Al our teachers enjoy Moscow. There’s no hiding the fact that the transport system is overloaded but there is something here for everyone ranging from casinos and night clubs to some of the best concert music and theatre in the world. Boredom is not an option here. The local economy may be best described as dollar-rouble. By this I mean we have native Muscovites earning no more than 1500 roubles a month (about 60 dollars) as well as natives and foreigners earning 1500$ a day! The life and leisure of most EFL teachers sits comfortably in the middle of these to extremes.
This is the standard ex-pat joint for most teachers. It’s not always my cup of tea but the food is great and for the British and Australians, there is SKY SPORTS. It’s the one place you can go if you want to hear wall-to-wall English. It gets very crowded on Friday and Saturday evenings but at most other times you can find a seat or sit at the bar and watch Premiership football.
How far does the salary go?
We all live reasonably. None of us wants to eat in the most expensive restaurants every night – or throw away hard earned money through an addiction to gambling. But a top night out, no holes barred once a week is well within everybody’s pocket. The school pays for accommodation and offers a monthly travel ticket, which is key as the housing market here is hideously expensive. By contrast snacks, business lunches and good quality fast food (I don’t mean McDonald’s) are all ridiculously cheap.
Getting out and about.
The region is well worth exploring, as is the country as a whole – but it’s BIG. Locally, there are churches and monasteries, writers’ houses, parks, waterways and places of outstanding natural beauty. Further afield there are the artistic and architectural splendours of St Petersburg. The place is a bit too far away for a weekend trip unless you can still manage to cut the mustard in class on Monday morning having had poor quality sleep in the wagon coupe on the train the night before. In the summer holidays, there is also Ukraine: Kiev (9 hours away), Lwow and Odessa. British nationals need no visa for the country. I’ve done all this year.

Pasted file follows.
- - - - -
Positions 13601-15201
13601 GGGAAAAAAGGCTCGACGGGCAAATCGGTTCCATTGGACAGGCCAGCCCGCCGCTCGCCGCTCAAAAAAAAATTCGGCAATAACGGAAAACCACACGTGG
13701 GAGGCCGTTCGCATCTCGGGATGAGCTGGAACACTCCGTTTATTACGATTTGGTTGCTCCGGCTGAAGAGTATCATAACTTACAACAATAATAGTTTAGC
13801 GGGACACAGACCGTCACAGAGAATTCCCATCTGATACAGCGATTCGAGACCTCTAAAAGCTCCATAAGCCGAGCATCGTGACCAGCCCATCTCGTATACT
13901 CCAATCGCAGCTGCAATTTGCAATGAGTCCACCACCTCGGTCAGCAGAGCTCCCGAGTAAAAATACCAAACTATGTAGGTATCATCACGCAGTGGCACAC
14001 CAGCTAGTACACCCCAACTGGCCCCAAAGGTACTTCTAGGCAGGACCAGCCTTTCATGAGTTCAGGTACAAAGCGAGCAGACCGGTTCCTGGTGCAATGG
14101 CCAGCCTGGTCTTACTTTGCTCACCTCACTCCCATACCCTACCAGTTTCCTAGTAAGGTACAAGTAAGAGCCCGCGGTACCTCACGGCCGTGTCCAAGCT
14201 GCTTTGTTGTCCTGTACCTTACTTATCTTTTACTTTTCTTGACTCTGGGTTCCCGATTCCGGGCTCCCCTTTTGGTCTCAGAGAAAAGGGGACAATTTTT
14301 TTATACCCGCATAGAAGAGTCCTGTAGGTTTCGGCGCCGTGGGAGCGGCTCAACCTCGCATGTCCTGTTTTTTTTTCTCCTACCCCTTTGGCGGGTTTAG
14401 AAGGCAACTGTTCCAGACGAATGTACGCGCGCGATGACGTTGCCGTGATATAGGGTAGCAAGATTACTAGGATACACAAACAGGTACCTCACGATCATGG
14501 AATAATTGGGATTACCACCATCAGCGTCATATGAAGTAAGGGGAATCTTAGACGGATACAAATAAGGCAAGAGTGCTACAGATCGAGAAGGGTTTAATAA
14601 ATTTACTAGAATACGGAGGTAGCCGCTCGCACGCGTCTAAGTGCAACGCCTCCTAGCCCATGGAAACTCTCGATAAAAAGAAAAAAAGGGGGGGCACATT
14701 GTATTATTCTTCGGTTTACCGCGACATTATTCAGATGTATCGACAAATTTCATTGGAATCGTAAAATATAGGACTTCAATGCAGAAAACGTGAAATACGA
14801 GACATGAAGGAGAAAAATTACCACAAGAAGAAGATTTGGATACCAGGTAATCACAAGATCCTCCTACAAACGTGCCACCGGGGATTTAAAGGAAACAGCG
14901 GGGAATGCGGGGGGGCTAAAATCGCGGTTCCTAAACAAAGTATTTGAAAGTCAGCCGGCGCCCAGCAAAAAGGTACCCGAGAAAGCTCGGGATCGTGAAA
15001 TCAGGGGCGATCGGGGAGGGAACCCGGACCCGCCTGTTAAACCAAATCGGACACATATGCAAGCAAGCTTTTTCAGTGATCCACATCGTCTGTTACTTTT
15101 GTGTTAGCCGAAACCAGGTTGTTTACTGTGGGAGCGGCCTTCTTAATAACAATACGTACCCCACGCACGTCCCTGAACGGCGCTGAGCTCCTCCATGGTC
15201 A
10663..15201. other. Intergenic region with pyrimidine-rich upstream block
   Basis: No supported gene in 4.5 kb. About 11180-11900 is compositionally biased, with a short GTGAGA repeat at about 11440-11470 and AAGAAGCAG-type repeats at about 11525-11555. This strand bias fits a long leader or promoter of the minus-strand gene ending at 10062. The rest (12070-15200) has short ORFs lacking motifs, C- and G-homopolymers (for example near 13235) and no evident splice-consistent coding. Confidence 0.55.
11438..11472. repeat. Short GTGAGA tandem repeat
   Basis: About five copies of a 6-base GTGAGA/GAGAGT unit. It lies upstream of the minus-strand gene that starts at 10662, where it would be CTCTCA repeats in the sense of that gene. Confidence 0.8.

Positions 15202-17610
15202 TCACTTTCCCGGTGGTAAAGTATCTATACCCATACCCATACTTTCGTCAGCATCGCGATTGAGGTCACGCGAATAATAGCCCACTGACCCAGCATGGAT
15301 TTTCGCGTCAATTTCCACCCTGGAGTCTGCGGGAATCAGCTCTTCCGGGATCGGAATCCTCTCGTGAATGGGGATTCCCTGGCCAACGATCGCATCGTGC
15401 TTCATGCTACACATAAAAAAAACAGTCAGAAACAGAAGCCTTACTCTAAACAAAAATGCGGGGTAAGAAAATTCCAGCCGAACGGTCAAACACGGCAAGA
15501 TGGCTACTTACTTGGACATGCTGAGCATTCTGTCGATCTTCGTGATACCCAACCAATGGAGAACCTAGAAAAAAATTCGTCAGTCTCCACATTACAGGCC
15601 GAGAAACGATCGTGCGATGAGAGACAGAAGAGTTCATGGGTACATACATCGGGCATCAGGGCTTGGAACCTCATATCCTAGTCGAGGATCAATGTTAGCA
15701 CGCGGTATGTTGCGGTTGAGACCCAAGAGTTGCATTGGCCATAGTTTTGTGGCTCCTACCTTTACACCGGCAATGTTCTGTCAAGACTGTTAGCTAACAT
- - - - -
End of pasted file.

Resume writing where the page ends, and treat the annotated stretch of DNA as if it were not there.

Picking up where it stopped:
Personal conduct on the streets and on the Metro.
The Police here have a not-undeserved reputation for truculence. However, I have never had any problem with them. On the few occasions I’ve been approached, I’ve always been in a position to conduct myself with sobriety and courtesy and have had courtesy extended to me in return. An obvious lack of either, especially the former, might get you into trouble. Always carry your passport. The Metro is, in terms of architecture and décor, an absolute delight. But it’s dog-eat-dog at rush hour times. Luckily, as teachers, our timetables mean that we largely don’t need to use the system when it’s operating at its busiest.
Please consult the Moscow Lonely Plant guide for more detailed information.
I am the senior teacher at the Windsor school of English, Moscow. We are a family based school and family values govern the behaviour and management and administration. This makes for a very ‘Russian’ experience as far as the the British, North Americans, Australians and New Zealanders who work, or have worked, with us are concerned. On first impression, this might sound like a recipe for disorganization but mutual support at times of difficulty is always immediate and unconditional, and more beneficial to me professionally and personally than just about any other working environment I have enjoyed. We all argue a lot, but more as siblings than as egotistical colleagues.